Outdoor lighting serves a purpose. We illuminate highways, public parks, runways and suburban cul-de-scas so people feel safe, stay alert and don't miss the sign for Cracker Barrel. But, lighting up the night sky comes with downsides, including (shocker!) sleeping issues. You can turn your bedroom into a resting oasis (with black-out shades, white noise, green-space views and no blue light). But, you can't necessarily control the world outside your 10-by-14 quarters. People who live in brightly lit pockets of America struggle with sleep more than those of us dozing by moonlight, according to a new study from Stanford University and NASA. The findings appear this month in the journal SLEEP.
For the study, researchers looked at the relationship between Americans' sleep habits and their exposure to outdoor nighttime light. To do this, they borrowed data from national, multi-year phone surveys of nearly 16,000 adults living in 15 states. Participants answered questions about their sleep complaints, patterns and conditions (i.e., when, how well, how long, how sleepy, where, with whom, in what lighting), as well as their demographic stats, living conditions, lifestyle habits and jobs.
With a little help from Google Earth, researchers then assessed levels of light exposure based on geographic coordinates. The Defense Meteorological Satellite Program (DMSP), which "monitors meteorological, oceanographic and solar-terrestrial physics for the US Department of Defense," has measured nighttime light levels since the early '70s. Nighttime light levels in heavily lit areas, e.g., dense cities, highway-adjacent developments and strip-mall parking lots, are exponentially higher than those in areas running on moonlight. On full-moon nights, light levels max out around .3 lux. By contrast, a standard-issue street light registers around five lux and a parking-lot light gives off 20. Of course, that's only one light and parking lots have rows of 'em.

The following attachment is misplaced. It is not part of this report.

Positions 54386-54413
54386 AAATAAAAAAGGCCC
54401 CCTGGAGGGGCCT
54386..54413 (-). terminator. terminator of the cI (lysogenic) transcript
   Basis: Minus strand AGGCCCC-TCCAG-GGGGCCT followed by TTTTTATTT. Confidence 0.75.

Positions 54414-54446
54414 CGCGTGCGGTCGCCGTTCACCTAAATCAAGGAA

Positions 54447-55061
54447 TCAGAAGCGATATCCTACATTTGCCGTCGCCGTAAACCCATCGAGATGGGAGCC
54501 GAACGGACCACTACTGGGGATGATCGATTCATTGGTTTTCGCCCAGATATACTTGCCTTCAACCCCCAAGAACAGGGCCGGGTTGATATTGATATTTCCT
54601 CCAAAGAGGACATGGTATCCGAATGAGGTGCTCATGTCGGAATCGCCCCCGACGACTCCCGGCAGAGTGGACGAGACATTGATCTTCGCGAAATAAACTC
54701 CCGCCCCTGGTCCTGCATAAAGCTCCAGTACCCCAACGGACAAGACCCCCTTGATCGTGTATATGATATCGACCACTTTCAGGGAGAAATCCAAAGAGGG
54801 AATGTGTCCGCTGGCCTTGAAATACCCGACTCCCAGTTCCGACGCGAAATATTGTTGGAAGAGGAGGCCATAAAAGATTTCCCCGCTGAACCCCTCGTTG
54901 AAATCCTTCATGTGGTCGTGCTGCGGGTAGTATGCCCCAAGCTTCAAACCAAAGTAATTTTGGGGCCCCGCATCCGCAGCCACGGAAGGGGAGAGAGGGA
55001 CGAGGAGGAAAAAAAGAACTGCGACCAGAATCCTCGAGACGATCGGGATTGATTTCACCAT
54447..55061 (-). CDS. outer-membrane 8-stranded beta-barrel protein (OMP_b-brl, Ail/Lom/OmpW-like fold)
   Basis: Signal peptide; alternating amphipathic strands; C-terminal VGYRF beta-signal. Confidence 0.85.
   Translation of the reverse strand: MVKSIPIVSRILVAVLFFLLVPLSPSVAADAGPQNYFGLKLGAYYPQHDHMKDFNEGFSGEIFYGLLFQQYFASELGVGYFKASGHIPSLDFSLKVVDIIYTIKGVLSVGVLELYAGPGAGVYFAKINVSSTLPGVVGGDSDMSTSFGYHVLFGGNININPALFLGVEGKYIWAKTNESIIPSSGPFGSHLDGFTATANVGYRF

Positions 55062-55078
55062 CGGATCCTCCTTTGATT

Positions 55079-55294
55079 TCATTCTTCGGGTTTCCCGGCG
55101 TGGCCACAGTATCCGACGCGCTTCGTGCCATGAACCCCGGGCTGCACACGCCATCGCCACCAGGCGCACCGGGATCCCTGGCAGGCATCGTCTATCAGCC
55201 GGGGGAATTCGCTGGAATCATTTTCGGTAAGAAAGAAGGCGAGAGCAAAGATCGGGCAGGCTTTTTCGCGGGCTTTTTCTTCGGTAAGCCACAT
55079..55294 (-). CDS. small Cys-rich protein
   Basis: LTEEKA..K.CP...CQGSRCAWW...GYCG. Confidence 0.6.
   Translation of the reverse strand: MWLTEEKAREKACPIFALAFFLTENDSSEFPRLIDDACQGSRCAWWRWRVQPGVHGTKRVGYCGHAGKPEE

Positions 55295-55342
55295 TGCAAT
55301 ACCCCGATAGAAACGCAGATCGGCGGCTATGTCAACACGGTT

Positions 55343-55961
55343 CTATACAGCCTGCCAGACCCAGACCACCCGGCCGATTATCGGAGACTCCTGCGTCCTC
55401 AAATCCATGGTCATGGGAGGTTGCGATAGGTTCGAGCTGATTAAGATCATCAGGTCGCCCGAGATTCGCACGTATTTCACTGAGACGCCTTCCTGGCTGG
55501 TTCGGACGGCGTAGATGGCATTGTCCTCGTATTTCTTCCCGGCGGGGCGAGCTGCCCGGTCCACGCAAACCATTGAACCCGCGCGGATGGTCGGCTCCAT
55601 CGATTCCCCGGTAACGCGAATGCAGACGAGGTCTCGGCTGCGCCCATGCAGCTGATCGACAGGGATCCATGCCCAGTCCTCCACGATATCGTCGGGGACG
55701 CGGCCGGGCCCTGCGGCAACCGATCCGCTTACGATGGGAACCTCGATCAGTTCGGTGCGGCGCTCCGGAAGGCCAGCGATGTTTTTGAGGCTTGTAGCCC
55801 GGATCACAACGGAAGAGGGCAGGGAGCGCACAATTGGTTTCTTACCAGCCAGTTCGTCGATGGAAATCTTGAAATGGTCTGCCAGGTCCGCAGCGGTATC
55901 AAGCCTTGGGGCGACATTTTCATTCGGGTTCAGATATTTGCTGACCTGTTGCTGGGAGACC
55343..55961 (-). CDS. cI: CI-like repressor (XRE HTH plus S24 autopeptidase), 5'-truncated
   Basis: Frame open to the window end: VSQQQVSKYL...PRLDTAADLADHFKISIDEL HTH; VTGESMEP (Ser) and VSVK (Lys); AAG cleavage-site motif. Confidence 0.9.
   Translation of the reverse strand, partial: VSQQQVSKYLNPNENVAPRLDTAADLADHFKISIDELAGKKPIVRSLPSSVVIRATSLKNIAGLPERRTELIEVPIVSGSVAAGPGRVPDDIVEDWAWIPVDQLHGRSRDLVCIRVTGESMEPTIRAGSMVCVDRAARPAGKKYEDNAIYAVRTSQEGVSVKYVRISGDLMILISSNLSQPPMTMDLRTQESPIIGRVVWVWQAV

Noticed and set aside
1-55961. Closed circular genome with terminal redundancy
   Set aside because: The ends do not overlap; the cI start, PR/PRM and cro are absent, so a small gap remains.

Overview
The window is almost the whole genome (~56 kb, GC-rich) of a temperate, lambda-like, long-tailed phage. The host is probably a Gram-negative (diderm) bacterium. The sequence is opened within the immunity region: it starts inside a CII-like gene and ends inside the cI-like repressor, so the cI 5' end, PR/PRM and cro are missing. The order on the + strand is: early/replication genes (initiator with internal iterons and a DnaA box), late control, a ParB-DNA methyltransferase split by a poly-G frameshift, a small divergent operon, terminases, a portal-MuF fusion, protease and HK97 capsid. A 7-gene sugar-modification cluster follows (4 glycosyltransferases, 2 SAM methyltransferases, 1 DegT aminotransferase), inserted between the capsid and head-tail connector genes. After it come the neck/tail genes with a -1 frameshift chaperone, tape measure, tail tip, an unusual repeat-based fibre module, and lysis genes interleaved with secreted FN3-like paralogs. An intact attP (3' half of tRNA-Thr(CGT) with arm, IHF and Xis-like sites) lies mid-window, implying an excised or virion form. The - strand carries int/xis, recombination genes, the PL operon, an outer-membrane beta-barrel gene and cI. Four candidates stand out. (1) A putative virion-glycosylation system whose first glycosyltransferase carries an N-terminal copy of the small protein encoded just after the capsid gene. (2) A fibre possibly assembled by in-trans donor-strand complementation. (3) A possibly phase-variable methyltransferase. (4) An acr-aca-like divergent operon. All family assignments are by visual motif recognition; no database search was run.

Across the board, people exposed to high levels of outdoor nighttime light reported symptoms consistent with circadian rhythm sleep disorder, including delayed bedtimes and waketimes, and short, unsatisfying rest.
The results underscore the importance of light exposure for sleep health, but they shouldn't be surprising. We know that gazing into artificial light (regardless of the source) suppresses the release of melatonin, the drowsy-making hormone that influences sleep-and-wake schedules via screwing with circadian rhythms. Lab studies, researchers wrote, have shown that exposure to fairly low-intensity lights can delay circadian timing and minimize sleepiness at bedtime. So, living in the constant presence of bright light could reasonably take a toll. With that said, most of the US (currently) lives in urban areas, where outdoor light shines all the live-long day.
But, researchers caution against making too much of the findings. "It has to be kept in mind that this study is purely observational: We found several significant associations with outdoor nighttime lights and sleep behaviors but because of the nature of this study, actual level of lights could not be assessed," they wrote. Adding: "We did not ask for the presence of curtains in the bedroom windows and the opacity of the curtains nor for the use of a sleeping mask."